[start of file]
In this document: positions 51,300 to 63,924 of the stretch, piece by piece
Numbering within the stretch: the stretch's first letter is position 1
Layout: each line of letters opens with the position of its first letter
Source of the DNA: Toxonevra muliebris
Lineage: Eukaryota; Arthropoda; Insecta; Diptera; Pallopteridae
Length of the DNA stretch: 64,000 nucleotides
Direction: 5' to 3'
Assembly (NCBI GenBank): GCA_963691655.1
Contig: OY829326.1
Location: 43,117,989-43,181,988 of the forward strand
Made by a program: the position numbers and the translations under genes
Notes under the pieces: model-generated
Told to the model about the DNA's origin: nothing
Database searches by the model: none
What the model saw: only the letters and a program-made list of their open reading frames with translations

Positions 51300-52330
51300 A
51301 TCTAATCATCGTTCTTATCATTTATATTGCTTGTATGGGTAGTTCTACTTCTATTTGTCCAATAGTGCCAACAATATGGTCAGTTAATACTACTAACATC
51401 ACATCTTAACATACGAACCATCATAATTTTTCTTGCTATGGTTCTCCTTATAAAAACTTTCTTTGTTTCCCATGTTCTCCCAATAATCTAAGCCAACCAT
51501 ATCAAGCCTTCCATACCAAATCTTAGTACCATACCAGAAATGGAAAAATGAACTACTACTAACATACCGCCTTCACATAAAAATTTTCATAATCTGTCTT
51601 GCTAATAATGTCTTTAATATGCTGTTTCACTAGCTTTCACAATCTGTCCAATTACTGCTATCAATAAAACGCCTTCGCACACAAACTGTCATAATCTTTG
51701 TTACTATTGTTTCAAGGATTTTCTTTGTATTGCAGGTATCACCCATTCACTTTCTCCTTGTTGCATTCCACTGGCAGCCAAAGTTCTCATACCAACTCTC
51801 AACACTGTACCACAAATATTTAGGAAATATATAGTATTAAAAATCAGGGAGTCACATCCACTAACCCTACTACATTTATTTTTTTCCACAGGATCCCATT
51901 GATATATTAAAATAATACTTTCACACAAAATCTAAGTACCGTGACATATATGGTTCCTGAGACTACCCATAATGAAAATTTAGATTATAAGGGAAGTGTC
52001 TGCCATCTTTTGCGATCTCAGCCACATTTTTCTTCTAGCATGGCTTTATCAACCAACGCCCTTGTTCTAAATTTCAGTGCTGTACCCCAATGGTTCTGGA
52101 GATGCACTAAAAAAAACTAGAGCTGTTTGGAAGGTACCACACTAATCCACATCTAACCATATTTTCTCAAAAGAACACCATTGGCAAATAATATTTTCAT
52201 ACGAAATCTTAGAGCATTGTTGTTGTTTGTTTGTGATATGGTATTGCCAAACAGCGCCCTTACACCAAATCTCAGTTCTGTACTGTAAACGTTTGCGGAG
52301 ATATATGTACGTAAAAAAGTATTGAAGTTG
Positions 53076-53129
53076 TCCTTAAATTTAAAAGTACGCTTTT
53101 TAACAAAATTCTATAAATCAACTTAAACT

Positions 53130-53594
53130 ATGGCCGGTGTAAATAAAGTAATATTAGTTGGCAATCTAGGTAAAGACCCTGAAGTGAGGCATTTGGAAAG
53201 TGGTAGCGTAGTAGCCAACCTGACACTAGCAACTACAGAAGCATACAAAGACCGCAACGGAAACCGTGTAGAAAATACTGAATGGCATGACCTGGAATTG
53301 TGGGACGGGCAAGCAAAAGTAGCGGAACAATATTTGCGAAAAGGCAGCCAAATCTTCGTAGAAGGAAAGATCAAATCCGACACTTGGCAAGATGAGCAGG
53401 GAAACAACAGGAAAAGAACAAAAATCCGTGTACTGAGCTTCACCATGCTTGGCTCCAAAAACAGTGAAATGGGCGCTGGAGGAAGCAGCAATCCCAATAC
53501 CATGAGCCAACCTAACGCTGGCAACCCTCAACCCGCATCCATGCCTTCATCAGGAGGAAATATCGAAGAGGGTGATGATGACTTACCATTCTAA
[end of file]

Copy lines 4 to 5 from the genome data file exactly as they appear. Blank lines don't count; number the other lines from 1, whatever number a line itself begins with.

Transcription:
Source of the DNA: Toxonevra muliebris
Lineage: Eukaryota; Arthropoda; Insecta; Diptera; Pallopteridae